, , , ,

IPv6 is a version of the Internet Protocol(IP) that is supposed to succeed IPv4 which addresses are currently running out.

IPv6’s address uses 128bit whereas IPv4 uses only 32bit. This allows the IPv6 to have much more addresses(approximately 340 undecillion) as compared to IPv4’s(approximately 4 billion).

The problem now is that not all network devices are IPv6 enabled. Therefore, we need other methods for IPv4 and IPv6 to work toogether.

One of such method is to do tunelling. This will create a tunnel between two IPv6 enabled device across a IPv4 network.


To create a teredo tunnel, open up a command prompt.

Type in netsh and press enter.

netsh>interface>ipv6>teredo>show state


If the state is labeled as offline, do a set mode online. If the state is still offline, do a set state enterpriseclient. That should bring the teredo tunnelling online. Do a show state again to verify. You should see the following result.

Although the teredo tunnel is already online, we are still not able to access the external ipv6 networks, reason being that there is no internal routes to route the ipv6 traffic to the teredo tunneling interface.

To create a route, we’ll need to know the teredo’s interface ID first. Type in route print on command prompt and press enter. Look for the numeric value on the left hand side of the teredo interface, for my case, my interface id is 17.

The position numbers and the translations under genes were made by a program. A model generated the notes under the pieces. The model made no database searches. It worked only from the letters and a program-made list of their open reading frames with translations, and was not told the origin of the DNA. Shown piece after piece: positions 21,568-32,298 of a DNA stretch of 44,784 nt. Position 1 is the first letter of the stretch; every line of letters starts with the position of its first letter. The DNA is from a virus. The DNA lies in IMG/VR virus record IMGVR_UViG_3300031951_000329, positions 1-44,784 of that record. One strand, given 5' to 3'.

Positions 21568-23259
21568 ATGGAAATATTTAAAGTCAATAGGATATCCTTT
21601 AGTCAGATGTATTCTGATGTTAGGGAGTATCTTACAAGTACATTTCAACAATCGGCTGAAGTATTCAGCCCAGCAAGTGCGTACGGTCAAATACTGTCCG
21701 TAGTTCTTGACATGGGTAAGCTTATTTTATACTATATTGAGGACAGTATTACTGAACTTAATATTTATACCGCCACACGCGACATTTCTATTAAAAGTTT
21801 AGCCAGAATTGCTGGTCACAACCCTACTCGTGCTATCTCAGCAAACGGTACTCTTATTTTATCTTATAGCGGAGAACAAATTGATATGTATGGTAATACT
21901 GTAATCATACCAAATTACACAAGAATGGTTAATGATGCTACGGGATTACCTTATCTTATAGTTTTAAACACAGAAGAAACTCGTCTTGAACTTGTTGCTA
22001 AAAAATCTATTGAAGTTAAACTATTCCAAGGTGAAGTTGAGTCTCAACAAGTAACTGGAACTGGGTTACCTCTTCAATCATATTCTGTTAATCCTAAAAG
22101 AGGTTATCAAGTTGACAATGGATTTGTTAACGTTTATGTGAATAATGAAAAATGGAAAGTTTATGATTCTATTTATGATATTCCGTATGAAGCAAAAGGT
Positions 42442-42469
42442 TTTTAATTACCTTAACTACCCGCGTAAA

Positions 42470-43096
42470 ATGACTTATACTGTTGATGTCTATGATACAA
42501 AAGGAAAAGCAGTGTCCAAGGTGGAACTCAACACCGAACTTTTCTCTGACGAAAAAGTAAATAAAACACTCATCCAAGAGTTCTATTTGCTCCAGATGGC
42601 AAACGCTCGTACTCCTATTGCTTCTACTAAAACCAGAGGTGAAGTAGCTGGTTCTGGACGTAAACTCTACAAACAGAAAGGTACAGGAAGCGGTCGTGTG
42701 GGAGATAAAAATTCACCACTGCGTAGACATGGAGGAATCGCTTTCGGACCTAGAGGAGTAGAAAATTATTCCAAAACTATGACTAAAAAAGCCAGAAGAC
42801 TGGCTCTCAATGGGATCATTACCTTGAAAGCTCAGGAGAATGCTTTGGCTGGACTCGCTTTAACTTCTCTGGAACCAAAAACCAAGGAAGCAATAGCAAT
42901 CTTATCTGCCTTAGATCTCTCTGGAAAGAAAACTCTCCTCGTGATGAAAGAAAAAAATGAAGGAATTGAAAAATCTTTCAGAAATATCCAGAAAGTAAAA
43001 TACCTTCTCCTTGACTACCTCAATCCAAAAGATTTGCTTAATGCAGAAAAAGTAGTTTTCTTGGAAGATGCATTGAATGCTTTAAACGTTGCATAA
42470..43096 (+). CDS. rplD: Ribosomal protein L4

To add the route, go to open up netsh in command prompt again.

netsh>interface>ipv6>add route ::/0 int=17


After adding the route, we should now be able to access the ipv6 network. To test it out, make sure you have internet connectivity, ping ipv6.google.com.


We will need two windows client as ISATAP only works for intranet.

To set all ISATAP tunnel, all we’ll need is to enable it. To enable it, open netsh in command prompt.

netsh>interface>ipv6>isatap>set state enable
netsh>interface>ipv6>isatap>show state

We should see that the ISATAP tunneling have been enabled.

Do the same thing for the second PC.

Now, exit netsh and do a ipconfig /all.

We should see an IPv6 Link Local address at the ISATAP interface. It should look something like this.


The number after the % is the interface ID.

To test connectivity, do a ping -6 (ipv6 address)%(YOUR own isatap interface ID).

Single stack IPV6 implementation

For the router configuration.

> conf t
 # ipv6 unicast-routing
 # int fa0/0
 # no shut
 # ipv6 address 2a02:2590:6:601::/64 eui-64
 # ipv6 nd prefix 2a02:2590:6:601::/64
 # no ipv6 nd ra suppress
 # ipv6 nd other-config-flag
 # int fa0/1
 # no shut
 # ipv6 address 2a02:2590:6:602::/64 eui-64
 # ipv6 nd prefix 2a02:2590:6:602::/64
 # no ipv6 nd ra suppress
 # ipv6 nd other-config-flag

fa0/0 will be connected to the servers while fa0/1 will be connected to the clients.

Make sure that the clients have Neighbour Discovery and Router Discovery enabled. Open netsh.

netsh>interface>ipv6>show int 11

server ip address : 2a02:2590:6:601::10/64
client ip address : 2a02:2590:6:602::10/64

To assign a static ipv6 address on a PC.

After assigning the static ip addresses, the machines should now be able to ping each other.

To distribute DNS entry, we’ll need a DHCP server.

When installing the DHCP server role on the Windows Server 2008 R2, set it to perform in stateless mode to distribute the DNS address.

Do a ipconfig /release6 and a ipconfig /renew6 and we should see the DNS’s address in the ipconfig /all.